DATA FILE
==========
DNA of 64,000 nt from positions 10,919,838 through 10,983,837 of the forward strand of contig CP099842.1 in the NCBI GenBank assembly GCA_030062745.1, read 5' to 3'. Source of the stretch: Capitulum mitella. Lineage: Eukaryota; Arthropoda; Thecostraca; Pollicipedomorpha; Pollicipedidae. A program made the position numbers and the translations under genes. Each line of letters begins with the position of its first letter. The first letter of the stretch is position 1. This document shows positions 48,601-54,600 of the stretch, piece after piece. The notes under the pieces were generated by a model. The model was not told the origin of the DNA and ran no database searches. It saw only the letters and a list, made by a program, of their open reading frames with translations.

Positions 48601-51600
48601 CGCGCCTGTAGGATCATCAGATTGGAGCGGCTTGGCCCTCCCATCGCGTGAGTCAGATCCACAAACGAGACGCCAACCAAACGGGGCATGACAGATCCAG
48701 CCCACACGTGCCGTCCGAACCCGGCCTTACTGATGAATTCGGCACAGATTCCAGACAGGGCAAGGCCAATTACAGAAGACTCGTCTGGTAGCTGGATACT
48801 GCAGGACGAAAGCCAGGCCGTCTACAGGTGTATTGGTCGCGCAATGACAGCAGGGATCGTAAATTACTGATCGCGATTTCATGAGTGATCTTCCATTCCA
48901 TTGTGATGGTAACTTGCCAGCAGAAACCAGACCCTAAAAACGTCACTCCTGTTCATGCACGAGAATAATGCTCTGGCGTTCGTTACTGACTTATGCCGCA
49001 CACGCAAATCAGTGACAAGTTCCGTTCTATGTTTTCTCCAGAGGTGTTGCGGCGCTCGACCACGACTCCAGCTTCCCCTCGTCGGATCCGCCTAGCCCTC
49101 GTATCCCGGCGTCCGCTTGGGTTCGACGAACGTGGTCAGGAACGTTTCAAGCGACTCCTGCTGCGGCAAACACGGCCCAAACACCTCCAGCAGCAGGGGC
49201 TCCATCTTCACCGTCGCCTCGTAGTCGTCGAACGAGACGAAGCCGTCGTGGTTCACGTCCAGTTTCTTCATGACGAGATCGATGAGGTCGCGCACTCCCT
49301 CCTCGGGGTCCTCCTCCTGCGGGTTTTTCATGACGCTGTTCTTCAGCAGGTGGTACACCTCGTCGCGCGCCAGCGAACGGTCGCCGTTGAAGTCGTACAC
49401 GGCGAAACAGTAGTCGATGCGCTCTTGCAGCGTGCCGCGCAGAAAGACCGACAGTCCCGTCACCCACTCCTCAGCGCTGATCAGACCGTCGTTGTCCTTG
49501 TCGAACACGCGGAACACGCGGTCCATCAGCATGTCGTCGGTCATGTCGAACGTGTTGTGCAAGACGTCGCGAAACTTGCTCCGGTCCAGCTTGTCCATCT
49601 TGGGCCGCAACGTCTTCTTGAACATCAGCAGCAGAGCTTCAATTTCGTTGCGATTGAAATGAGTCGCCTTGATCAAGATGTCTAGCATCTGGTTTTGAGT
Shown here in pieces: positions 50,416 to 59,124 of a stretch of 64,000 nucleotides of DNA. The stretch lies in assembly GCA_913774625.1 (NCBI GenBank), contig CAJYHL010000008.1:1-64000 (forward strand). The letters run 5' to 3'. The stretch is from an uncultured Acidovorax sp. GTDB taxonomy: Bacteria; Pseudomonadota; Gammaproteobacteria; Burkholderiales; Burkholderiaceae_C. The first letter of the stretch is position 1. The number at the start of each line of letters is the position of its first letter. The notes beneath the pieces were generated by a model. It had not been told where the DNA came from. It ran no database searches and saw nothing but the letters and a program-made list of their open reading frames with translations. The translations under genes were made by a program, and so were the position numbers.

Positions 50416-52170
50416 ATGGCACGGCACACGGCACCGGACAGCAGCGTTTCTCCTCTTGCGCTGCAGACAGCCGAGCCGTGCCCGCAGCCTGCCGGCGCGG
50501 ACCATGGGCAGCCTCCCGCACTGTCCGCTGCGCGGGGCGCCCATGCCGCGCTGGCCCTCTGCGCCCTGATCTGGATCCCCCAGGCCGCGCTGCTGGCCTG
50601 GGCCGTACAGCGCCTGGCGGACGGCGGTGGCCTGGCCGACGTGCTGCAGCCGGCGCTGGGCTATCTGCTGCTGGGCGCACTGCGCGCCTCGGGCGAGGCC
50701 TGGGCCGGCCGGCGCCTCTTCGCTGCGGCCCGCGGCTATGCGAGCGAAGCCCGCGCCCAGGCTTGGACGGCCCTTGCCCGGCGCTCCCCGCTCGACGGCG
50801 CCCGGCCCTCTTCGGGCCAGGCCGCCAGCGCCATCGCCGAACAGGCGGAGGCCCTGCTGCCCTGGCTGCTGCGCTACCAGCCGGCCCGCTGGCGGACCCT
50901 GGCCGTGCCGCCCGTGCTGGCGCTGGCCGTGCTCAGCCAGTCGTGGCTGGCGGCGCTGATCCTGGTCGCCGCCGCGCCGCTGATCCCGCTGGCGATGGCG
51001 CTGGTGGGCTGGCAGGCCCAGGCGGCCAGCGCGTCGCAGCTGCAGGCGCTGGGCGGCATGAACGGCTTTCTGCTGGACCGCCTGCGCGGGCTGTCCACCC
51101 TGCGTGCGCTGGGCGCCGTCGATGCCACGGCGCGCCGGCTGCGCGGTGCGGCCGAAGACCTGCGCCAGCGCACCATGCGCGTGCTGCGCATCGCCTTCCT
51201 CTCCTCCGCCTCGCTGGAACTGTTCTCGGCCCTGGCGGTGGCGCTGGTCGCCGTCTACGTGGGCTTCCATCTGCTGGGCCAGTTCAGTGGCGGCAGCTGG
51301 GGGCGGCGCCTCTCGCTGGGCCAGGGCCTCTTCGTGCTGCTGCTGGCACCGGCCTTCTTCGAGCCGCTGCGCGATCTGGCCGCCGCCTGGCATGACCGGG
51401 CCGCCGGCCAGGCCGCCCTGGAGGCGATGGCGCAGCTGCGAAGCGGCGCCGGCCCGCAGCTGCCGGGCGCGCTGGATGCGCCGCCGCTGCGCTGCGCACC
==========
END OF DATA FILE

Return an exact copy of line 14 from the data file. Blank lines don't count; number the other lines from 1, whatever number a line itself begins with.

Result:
Shown here in pieces: positions 50,416 to 59,124 of a stretch of 64,000 nucleotides of DNA. The stretch lies in assembly GCA_913774625.1 (NCBI GenBank), contig CAJYHL010000008.1:1-64000 (forward strand). The letters run 5' to 3'. The stretch is from an uncultured Acidovorax sp. GTDB taxonomy: Bacteria; Pseudomonadota; Gammaproteobacteria; Burkholderiales; Burkholderiaceae_C. The first letter of the stretch is position 1. The number at the start of each line of letters is the position of its first letter. The notes beneath the pieces were generated by a model. It had not been told where the DNA came from. It ran no database searches and saw nothing but the letters and a program-made list of their open reading frames with translations. The translations under genes were made by a program, and so were the position numbers.